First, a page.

Saturday, 22 November 2014

success and failure

It's done. The final dives of the season are gone, time to grab a coffee at Cairo airport and start contemplating the winter months ahead. It always feels a bit weird to let go of the ocean like that and not quite right to have done the last dive for a while. But the next one is never far away, and fortunately there are mountains to visit in the meantime.

I finished with a new German record in constant no fins, which was challenging - 45m in current did not feel beautiful, but was easy enough in the end. Since I had already set the record safely, I decided to have fun with it and take a calculated risk to do a pretty big dive, announcing 50m straight up next. Well. It seemed like a good idea at the time! I was (miraculously) not even terribly nervous, which may have had something to do with the stunning guest we had in the competition zone: a small (well, 2m) oceanic white tip shark spent the entire time cruising around us and came to have a good look at me during my warm up. Diving down to do a record paled in comparison to that experience!

Conditions were close to perfect, so I had no excuse for what followed, except the number one reason for failing your dive (once given to me by Johan Dahlstrom when I did a poll): I went too deep! The realization that this might be the case hit me when I took one stroke at the bottom and felt my arms go heavy. "Oh shit, I'm tired" might have just crossed my mind, together with a brief debate about bailing and pulling up, an option that was quickly discarded. Attempting to relax on the way up did not help a lot - I made it to the surface at a snail's pace, where I then proceeded to nod off for a second, earning me my first ever red card at a depth competition in the process. Swimming up from 50m with 2kg after a total of 10 days training was clearly my limit for that day. I still had a wonderful time with it though, and actually enjoyed the dive, even the physical challenge of it. Unfortunately someone filmed the mess, which means I will have to bear the shame of showing it to no fins specialist extraordinaire and one of my best freediving buddies, William Winram. I have a feeling he will be snorting with laughter and then tell me he is very impressed with me. For not blacking out in 20m with that technique, that is.

Well William, the way I see it: there is room for LOTS of improvement! Can't wait. Next up is shoveling snow off the roof of my car and using my calming freediving breathing techniques during the Christmas Bookshop Madness.

Hell - but how much worse than no fins diving can it be?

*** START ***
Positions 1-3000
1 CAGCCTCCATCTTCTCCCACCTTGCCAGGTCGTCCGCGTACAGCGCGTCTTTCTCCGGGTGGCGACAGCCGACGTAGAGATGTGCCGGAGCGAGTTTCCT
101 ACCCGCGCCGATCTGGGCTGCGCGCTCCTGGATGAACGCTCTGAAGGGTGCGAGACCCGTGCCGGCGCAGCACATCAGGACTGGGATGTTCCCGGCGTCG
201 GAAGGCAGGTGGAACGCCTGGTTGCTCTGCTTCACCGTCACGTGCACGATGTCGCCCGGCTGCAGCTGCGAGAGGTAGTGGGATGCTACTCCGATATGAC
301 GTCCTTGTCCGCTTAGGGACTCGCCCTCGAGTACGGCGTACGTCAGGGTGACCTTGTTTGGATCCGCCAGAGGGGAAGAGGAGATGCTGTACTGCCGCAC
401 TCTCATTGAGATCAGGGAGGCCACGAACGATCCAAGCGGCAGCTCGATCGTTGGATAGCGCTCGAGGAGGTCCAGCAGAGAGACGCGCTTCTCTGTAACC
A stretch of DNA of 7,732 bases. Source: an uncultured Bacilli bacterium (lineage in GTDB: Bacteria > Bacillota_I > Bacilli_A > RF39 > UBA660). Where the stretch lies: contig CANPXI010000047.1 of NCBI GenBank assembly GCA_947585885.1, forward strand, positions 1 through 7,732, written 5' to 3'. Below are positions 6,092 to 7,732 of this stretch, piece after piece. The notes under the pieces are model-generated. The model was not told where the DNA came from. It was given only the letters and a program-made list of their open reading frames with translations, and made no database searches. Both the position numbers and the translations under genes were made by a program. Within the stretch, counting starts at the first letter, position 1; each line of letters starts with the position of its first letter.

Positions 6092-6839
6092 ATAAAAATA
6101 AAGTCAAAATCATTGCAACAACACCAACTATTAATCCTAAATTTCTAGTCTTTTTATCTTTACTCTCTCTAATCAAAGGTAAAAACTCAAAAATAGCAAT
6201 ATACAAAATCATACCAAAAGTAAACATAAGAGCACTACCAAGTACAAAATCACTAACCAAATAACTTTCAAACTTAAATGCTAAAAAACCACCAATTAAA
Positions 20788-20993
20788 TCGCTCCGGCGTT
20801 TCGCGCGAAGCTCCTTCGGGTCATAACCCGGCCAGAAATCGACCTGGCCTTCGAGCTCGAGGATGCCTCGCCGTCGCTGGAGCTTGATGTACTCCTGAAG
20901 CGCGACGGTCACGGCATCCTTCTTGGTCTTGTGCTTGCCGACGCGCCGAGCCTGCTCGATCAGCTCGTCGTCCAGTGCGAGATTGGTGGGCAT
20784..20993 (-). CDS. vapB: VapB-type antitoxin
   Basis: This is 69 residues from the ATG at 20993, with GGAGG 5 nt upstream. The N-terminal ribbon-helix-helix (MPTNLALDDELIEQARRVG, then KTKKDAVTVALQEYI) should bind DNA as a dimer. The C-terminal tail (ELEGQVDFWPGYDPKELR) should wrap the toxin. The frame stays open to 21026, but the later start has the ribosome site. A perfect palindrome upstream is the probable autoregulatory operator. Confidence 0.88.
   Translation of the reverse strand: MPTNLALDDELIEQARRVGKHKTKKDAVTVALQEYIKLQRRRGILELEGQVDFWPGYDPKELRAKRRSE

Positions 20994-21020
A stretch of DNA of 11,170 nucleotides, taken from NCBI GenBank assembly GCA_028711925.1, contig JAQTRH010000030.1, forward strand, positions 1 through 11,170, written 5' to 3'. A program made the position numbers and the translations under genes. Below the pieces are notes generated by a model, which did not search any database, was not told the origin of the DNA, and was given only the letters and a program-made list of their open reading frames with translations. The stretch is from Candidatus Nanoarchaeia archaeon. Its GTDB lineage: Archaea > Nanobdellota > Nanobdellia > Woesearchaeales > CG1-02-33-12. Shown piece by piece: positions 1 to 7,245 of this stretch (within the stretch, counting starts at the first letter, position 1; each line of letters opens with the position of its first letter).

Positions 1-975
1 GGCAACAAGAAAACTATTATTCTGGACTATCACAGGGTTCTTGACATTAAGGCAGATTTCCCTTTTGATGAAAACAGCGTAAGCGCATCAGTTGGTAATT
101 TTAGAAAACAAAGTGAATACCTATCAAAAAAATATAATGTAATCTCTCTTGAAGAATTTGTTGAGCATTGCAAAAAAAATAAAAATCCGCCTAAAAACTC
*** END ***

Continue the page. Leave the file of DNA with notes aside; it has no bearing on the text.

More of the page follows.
Monday, 17 November 2014


This year has been all about diving without a lot of pressure and to do some much needed work. It takes time to develop new skills, and counting the days until you want to set a record or do well in an event is not helpful for the one step forward/ten steps back aspect of this kind of journey.

The last months have been fairly free of pressure, but to finish the season I thought I'd put the new found nose clip diving to good use and return to a discipline which I have ignored completely since setting a German record with 40m in 2008: constant weight no fins. It was always my hardest depth discipline, and since it is the shallowest and I just love diving as deep as possible, also the one I was least interested in improving. Being not a naturally good swimmer didn't help and so while I moved ahead across the board in all other disciplines, this one was left untouched. For a brief moment, from the safety of my sofa back home, it felt like a good idea to finally do something about that and turn up for the Freediving World competition without my monofin. The first training dive took me to 30m, with contractions starting pretty much after the duck dive. Back on the surface, I thought to myself: I am not doing this shit again. Ever. Next day I went to 40m and cursed some more.

With training time being kind of short - just a little over a week - the secret at the moment is acceptance. I can't change a lot or spend much time on fine tuning, and just have to be mentally ok with what is coming up. Yes the way down won't feel beautiful, but it doesn't mean I can't swim up easily enough. I'm kind of enjoying the novelty of it and finding my way, and seeing that all the training of the last years ultimately translates into this, as well. Sometimes it's interesting to do exactly the things you're certain
you are no good at, because that's where surprises might just await.

Just doing what comes easy would be too simple. At least that's what I try telling myself. Until I am cursing that stupid idea all the way down tomorrow, that is!